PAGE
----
SIOUX CITY | With just one member opposing, the Sioux City school board voted Monday to close 111-year-old Whittier Elementary School, the district’s second-oldest building, at the conclusion of next school year.
After considering the idea for more than a year and giving Whittier’s closure extra attention this fall as the district looks to open the new Washington Elementary in 2015, the board voted 6-1 to close the 1902 school at 4820 Fourth Avenue.
Paul Speidel, a newly elected board member and Whittier parent, has been the only member to vocally oppose the closure. His daughter at Whittier is set to graduate next school year as a member of the school's last class.
“Only one person up here has to go home and tell their daughter we closed their school,” said Speidel during the meeting. “Only one. And that’s me.”
Just one other Whittier parent from a sparse audience went before the board to speak.
Tito Parker, 36, also has a daughter who will be among Whittier’s final graduating class. He urged the board to consider how a smaller school like Whittier attracts about180 students who live outside the school’s boundaries.
“There’s a lot of things people don’t see when they make these decisions without going into the buildings,” said Parker, who is also a Whittier staff member.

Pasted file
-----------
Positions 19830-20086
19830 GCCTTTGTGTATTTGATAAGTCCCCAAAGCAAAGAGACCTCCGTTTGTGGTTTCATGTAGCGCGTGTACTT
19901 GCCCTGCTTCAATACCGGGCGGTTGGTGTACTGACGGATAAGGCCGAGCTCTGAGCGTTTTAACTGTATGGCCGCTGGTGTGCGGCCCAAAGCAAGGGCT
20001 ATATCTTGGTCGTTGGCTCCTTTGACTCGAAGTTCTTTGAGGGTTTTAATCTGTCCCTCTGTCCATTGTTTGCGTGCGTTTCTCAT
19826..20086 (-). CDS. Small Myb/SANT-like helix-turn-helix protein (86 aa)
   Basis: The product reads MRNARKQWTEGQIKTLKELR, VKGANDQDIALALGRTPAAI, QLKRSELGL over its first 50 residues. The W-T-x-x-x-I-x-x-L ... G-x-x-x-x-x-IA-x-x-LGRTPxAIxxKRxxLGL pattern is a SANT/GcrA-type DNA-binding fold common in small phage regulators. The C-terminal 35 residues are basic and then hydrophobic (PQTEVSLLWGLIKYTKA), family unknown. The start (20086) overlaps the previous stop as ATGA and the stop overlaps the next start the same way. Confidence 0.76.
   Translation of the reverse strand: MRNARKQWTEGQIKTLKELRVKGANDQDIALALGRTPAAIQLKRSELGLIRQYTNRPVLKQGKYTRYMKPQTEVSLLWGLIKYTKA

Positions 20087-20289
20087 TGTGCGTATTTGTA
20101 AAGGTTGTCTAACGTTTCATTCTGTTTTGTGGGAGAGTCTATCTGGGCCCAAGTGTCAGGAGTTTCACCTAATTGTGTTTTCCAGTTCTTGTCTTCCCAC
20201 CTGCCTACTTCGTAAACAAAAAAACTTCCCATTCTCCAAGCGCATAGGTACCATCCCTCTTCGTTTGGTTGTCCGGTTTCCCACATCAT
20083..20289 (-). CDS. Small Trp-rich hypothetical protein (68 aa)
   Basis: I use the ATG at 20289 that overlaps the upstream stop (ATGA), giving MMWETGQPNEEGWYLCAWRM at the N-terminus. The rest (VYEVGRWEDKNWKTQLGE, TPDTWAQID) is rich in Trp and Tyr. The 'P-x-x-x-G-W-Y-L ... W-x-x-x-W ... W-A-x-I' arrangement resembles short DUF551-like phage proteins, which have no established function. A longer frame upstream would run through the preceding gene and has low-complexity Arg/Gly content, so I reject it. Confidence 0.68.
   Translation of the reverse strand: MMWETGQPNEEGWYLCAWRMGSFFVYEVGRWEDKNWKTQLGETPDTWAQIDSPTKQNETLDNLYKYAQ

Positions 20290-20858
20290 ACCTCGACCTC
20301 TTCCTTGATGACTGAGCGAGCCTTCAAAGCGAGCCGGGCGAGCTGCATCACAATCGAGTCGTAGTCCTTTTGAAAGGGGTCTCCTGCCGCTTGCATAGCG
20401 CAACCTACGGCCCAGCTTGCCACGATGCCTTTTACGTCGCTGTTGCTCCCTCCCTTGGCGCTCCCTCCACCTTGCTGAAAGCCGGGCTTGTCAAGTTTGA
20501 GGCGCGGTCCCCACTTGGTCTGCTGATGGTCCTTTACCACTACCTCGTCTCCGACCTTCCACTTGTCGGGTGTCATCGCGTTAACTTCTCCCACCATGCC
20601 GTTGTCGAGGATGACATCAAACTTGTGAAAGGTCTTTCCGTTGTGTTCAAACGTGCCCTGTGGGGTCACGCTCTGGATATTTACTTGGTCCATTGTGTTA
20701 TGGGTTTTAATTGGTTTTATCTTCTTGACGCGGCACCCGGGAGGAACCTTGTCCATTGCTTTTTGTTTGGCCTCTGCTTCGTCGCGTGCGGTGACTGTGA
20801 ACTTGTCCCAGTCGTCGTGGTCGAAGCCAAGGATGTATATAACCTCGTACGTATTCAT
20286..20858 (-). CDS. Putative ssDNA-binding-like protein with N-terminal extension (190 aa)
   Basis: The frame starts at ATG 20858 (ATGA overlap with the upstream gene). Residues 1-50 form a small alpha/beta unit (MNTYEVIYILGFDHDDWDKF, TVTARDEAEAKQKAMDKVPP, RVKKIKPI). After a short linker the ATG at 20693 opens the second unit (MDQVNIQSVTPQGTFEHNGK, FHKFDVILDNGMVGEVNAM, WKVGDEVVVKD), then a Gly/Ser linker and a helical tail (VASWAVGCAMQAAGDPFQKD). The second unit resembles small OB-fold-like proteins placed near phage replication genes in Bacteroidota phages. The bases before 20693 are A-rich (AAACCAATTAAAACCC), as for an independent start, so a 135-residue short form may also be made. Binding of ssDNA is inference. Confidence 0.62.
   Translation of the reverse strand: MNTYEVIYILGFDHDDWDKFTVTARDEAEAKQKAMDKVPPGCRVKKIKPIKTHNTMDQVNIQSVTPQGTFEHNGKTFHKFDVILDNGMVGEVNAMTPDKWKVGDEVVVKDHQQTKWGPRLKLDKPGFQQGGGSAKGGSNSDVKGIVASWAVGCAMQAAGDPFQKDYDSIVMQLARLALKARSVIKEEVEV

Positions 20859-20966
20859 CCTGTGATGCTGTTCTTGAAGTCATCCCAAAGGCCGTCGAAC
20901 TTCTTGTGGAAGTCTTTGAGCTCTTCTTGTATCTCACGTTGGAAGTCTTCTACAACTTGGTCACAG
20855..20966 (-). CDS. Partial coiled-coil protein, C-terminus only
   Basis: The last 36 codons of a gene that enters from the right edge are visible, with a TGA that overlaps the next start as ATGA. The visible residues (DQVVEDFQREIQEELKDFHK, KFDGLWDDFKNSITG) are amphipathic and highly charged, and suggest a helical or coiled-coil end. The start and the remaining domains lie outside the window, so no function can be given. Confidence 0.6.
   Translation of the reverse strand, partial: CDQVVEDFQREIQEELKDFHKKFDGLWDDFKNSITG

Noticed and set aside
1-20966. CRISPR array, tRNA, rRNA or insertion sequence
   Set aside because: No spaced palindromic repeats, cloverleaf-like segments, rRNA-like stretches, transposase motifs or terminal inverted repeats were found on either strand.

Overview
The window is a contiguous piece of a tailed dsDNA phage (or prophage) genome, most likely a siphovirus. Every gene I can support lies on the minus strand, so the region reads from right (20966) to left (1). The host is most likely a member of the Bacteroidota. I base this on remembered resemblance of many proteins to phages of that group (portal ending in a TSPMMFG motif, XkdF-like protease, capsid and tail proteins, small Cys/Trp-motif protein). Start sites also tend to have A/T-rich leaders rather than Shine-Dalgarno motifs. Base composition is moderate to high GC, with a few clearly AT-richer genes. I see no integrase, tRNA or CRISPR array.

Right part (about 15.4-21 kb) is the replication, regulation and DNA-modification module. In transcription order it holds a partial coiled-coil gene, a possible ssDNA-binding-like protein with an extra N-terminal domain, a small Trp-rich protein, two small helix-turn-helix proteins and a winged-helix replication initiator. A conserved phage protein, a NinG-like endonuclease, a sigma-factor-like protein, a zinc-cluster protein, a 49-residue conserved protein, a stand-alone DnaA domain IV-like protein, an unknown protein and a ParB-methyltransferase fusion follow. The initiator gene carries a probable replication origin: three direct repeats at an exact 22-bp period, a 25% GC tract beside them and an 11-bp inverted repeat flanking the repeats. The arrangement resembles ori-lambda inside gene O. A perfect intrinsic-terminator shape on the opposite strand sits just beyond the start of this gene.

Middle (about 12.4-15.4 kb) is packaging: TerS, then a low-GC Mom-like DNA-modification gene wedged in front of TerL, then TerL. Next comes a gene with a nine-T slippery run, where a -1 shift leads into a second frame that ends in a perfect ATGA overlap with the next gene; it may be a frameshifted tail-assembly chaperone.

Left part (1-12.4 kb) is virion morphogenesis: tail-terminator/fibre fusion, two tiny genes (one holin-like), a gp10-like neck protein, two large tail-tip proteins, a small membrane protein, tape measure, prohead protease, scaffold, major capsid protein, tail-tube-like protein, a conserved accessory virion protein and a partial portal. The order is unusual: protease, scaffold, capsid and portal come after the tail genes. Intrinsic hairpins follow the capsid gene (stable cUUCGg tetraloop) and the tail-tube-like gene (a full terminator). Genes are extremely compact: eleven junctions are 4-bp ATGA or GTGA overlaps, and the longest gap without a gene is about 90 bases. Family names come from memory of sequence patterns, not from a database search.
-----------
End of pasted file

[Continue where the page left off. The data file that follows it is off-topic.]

Most of Whittier’s in-district students would attend the new Washington Elementary in the 2500 block of South Martha Street, and about 20 would go to Spalding Park Elementary. The roughly 200 Whittier students living outside the school’s boundary would attend their home schools or request transfers.
Whittier teachers and staff would find new jobs at Washington, except for positions already in existence at Washington such as custodians, secretaries and a principal. But those Whittier employees would be ensured jobs elsewhere, district officials have said.
The board also unanimously approved final design plans for the new elementary school planned at the former Hoover Middle School site at 36th Street and Country Club Boulevard.
The only part of the proposal that came under fire was a plan for a roughly $130,000 second exit from the site onto Hamilton Boulevard. Despite previous opposition from the district, the second exit was designed as a way to prevent traffic problems after area homeowners petitioned the city and district.
Debate surrounding the second exit centered on how much the exit could cost in the future with inflation and which of two separate traffic studies was more accurate. Just one board member, Walt Johnson, showed any reservation about adding the exit.
“We need this money elsewhere,” Johnson said. “The second exit is a nice thing to have, but not required.”
Now with the board’s approval, the district will seek bids on the $22.6 million Hoover project, which includes redesigning Clark Elementary into an early childhood center. Bids will likely be opened Jan. 14 and be brought back to the board for approval on Jan. 27.